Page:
We will give you a few calls throughout the process to check it’s going alright, give you advice and put you in touch with the others to see how they are going and see if they have advise.
The only stake holder who didn’t agree to these terms was the toilet people, but when we said that it was ok to give out the tickets to their family, friends and customer, they agreed.
The sound and lighting lady did not feel comfortable with the amount of tickets she had to sell, but ended up being happy to get an offsider and spit the work and spoils.
The benefits of this approach
- Stakeholders are encouraged to promote the show to their social network and rewarded for actually closing the sale then and there.
- No promotions team needs to be paid separately
- Promotions team (stakeholders) have meaningful things to talk about with potential customers which makes the sale easier (and less like a sales pitch)
- Discourages stakeholders who aren’t committed to the success of the show.
- The effect of someone who doesn’t put in effort promoting the show is isolated to themselves.
- There is no external investor taking a big piece of the pie and pushing their agenda.
- People who don’t-get-it or are uncomfortable about the success of the show, or are too concerned with how other people are going to deal with the project will betray their doubt before getting involved with the project.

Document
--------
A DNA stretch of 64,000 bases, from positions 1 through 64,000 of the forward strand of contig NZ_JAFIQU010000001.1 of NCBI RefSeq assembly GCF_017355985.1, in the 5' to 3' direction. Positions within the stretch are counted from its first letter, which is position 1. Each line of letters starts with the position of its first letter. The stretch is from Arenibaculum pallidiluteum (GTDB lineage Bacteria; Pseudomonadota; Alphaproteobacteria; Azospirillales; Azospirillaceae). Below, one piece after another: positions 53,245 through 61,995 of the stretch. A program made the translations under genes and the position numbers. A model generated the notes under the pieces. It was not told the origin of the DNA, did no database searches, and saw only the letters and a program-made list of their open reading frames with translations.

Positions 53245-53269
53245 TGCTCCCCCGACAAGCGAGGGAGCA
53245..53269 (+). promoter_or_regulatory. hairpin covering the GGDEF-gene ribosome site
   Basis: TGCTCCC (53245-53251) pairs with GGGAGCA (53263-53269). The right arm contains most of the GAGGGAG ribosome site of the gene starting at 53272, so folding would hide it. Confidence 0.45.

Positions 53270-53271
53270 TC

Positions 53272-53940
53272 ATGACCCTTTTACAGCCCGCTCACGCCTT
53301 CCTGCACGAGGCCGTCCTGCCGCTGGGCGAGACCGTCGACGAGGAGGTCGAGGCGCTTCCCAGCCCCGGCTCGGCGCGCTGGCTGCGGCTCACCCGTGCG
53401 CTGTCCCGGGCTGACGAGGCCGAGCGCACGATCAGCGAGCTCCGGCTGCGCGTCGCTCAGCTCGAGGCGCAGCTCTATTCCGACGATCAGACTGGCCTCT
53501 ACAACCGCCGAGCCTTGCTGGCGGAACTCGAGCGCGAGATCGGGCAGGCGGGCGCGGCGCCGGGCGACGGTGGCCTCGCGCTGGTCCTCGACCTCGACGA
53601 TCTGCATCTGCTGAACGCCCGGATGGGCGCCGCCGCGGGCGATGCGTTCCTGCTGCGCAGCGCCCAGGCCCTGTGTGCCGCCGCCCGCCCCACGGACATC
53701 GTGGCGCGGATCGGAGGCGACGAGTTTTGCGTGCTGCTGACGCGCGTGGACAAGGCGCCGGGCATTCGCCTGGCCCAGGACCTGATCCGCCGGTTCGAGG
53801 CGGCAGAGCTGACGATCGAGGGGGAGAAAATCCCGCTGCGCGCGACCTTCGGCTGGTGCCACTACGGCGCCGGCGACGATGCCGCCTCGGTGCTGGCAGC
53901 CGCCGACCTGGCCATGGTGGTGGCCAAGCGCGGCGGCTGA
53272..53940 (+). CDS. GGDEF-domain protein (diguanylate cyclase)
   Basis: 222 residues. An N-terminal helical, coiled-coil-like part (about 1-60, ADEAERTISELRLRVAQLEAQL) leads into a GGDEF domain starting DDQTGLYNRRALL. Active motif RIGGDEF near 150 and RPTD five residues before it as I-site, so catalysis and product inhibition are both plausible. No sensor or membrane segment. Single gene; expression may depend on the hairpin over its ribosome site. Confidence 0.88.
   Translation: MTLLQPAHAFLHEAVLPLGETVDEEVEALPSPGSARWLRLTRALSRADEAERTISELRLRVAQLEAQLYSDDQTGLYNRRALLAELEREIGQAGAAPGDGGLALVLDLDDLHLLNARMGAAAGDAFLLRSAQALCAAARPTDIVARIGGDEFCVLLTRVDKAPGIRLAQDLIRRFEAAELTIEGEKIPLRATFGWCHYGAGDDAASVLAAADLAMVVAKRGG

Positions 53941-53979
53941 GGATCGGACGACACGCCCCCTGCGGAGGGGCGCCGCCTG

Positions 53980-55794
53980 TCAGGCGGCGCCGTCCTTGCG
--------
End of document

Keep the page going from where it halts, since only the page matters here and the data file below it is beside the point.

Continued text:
Possible weaknesses of this approach
- People may have no experience selling things.
- People may be self-conscious about selling themselves.
- There may be unforeseen costs.
- Someone may be left behind due to bad sales technique or life event.
- Someone might have to pull out.
- Majority of stakeholders might decline.
How to maximise the opportunity for success of the Imaginary Cabaret of the Future
To circumvent any doubt the stakeholders have about this technique, the support strategy for stakeholders selling tickets needs to exist at the time that they are being pitched the idea. Then they can assess their odds of success themselves and hopefully be confident of success. The support strategy should involve a support person who monitors the progress of all stake holder’s sales comparatively.
People who are self-conscious could be encouraged to play down their involvement and sell the other performers.
Stakeholders should be given the opportunity to invest capital in the event, which they can make back through ticket sales. This provides a mechanism for keen sellers to address the unforeseen cost issue and tie investment to the success of the event.
A more traditional contract could dictate what happens if a performer has to pull out. Something like: give back your tickets and a percentage of the money you made (since they put some effort into selling the tickets).
If majority of stakeholders decline then it’s a fail for the event, but a useful exercise for the industry, hopefully the creators would report on their experiences and it would be a valuable lesson for anyone else to read.